GOPer Uses Story Of Killing Mom To Promote 'Good Guy With Gun' Theory

A GOP candidate for state legislature used the story of how he killed his mother in self-defense to support the "good guys" with guns narrative.

Bobby Wilson, one of the two Republican candidates running for the Arizona Legislature, was present during a gathering last week to discuss gun control proposals. But when he opened his mouth, he was met with nothing but boos.

Wilson started his speech by saying that “The only way to stop a crazy madman killing innocent people, is you better have a good guy there with a gun,” and that he could prove it because he was once the “good guy with a gun.”

In the event organized by Moms Demand Action, Wilson told a story about a 1963 incident involving him, his mother, and his sister.

According to his account of the incident, his mother, Lavonne Wilson, woke him up one night “hell-bent on killing” him in his sleep.

“At three o'clock in the morning, I woke up to find a rifle in my face — a semiautomatic rifle at that — and the bullets started to fly, and I started diving for cover," he said.

After dodging six bullets, he added, he reached for the gun under his bed and shot his mother.

"You can pass all the laws you want to in this world, but when you have somebody that wants to harm somebody — they're going to do it if you don't stop it," he told the audience.

According to Wilson’s memoir, his mother suffered from depression and he called her a “fugitive hiding in the backwoods of S.E. Oklahoma.” On that fateful night, his sister, Judy Wilson, entered the room when she heard noises. Wilson assumed this action caused his mother to believe she saw a shadow and swung the gun in Judy's direction, hitting her in the back of the head.

He added that some of the bullets his mother shot hit gasoline jars the family kept in his room, the coolest in the house, which had no air-conditioning. Once he ran out of the room to turn one of the light switches on to make an emergency phone call, a spark ignited the fumes from the spilled gasoline, leading to an explosion. According to his accounts, he was blasted through the living room window, landing against a barbed-wire fence where he lost consciousness.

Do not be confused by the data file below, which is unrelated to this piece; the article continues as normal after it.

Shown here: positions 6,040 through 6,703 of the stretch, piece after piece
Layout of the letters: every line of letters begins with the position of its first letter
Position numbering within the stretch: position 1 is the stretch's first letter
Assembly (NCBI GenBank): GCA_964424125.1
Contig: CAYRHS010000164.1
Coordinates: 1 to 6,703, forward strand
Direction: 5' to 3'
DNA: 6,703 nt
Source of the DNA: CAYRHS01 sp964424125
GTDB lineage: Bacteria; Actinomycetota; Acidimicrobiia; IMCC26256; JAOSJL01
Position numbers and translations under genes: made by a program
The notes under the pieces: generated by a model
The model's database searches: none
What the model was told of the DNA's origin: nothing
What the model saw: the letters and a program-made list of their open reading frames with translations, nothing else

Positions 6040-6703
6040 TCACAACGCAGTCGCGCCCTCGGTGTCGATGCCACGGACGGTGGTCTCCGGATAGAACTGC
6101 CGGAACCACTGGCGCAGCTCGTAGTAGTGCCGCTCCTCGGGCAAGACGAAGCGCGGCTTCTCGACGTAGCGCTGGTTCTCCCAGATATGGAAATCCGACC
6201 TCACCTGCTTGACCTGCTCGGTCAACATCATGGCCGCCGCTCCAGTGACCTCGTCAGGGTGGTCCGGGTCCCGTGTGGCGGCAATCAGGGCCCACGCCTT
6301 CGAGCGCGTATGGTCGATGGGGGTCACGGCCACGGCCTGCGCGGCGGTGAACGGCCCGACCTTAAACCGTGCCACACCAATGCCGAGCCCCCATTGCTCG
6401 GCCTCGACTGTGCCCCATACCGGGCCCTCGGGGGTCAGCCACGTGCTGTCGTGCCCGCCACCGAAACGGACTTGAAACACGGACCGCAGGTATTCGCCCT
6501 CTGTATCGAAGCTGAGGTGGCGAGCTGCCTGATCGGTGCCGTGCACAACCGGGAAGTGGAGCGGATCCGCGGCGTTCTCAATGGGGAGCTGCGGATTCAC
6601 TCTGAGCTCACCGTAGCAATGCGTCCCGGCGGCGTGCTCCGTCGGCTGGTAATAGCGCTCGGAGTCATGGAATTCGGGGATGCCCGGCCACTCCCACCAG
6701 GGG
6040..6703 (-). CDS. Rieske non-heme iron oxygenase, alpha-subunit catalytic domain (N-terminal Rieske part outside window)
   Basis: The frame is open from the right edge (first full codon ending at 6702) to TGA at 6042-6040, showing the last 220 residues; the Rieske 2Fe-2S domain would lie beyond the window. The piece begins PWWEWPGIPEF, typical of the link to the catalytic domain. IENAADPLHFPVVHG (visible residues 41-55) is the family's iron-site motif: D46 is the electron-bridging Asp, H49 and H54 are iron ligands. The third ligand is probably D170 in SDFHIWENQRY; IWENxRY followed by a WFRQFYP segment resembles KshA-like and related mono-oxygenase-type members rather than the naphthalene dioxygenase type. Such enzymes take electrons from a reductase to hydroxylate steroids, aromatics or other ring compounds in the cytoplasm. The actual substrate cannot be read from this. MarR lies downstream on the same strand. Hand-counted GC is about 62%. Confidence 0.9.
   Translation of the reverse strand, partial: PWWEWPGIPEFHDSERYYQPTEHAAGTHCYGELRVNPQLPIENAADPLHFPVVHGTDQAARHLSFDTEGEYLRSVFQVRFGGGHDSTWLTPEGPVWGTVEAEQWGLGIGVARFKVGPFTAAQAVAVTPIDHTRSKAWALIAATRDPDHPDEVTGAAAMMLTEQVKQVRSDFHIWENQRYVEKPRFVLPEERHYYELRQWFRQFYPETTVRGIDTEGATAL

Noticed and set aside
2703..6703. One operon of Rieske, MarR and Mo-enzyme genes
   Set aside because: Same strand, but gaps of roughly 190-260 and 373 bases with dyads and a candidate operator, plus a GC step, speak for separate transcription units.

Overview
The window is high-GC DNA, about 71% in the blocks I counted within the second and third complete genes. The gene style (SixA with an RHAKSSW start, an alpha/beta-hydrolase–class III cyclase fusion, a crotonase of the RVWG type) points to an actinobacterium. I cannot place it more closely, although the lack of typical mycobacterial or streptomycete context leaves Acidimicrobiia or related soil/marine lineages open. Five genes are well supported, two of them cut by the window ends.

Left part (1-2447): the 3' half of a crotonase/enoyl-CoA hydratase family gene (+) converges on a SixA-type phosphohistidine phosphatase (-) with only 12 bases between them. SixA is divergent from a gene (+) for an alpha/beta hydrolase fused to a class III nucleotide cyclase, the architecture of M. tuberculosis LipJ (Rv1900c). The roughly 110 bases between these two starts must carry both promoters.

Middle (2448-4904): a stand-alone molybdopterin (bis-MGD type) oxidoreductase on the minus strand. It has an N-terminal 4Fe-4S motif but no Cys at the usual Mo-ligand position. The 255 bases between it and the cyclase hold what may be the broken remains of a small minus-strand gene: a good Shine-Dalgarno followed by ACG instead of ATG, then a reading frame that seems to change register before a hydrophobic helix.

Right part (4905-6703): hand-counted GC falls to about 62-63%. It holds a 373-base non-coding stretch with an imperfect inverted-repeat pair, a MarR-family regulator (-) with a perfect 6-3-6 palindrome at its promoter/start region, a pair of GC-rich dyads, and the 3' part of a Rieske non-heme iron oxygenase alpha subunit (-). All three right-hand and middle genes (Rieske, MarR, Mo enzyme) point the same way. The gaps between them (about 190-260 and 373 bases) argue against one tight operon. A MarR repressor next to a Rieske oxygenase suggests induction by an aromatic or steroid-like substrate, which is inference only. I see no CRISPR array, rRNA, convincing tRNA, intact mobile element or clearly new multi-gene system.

Later, he told officials, he had amnesia, but this claim only came after he confessed to the charges of murder. His charges were eventually dismissed by an Oklahoma judge.

Despite his claim of self-defense that night, Arizona Central reported that news outlets at the time said that the bodies of his mother and sister were found lying next to each other on the bed and that if it wasn’t for the insistence of the sheriff at the time, a more thorough investigation wouldn’t have been completed and they wouldn’t have learned that the two had died before the fire.

Years after claiming to have amnesia, Wilson said he was able to remember what happened to him. That’s how the story present in his memoir came about. 

In an interview after his speech, Wilson doubled down on the idea that guns can be used for defense. He added that when he was a young man, everybody owned guns, especially teens.

"When I was in high school, all of the high-school boys had rifles and shotguns in their cars every day when they came to school, and nobody shot anybody at school, and nobody even thought about it," he told reporters.

State Rep. Daniel Hernandez, a Democrat from Arizona, was sitting next to Wilson during the meeting. When talking about the Republican’s speech, Hernandez had one word to describe the whole thing: “bizarre.”

Hernandez is also running to represent Legislative District 2 at the Capitol, and he served as an intern for former Congresswoman Gabrielle Giffords in 2011, the year Jared Lee Loughner shot her in the head.

According to the legislator, the moment Wilson began to talk, he was shocked.

"I thought I had misheard him," he said. “We were just like 'Wait, what did he just say?!'"

"Even though I was sitting right next to him, it just took me aback that at this forum put on by Moms Demand Action, when we were talking about common-sense gun-violence prevention, he was talking about how he had to kill his mother in what I take is self-defense," Hernandez added.

After being credited with helping to save Giffords’ life, Hernandez became an outspoken gun control advocate.

"The idea that we can't actually do anything as a policymaker is just something that baffles me to this day," Hernandez explained.

And it’s that sentiment that continues to push him to remain part of the state legislature, so that he can join others who want to restrict gun ownership in the state of Arizona.

With District 2 being mainly Democratic, it’s unlikely that Wilson will gain any traction with local voters. As the "blue wave" takes over the country, and students continue to push for gun control, it's difficult to see Wilson's position becoming more popular in the coming years.

So, perhaps, this odd incident will continue to be labeled as nothing but a “bizarre” meeting, as Hernandez put it.


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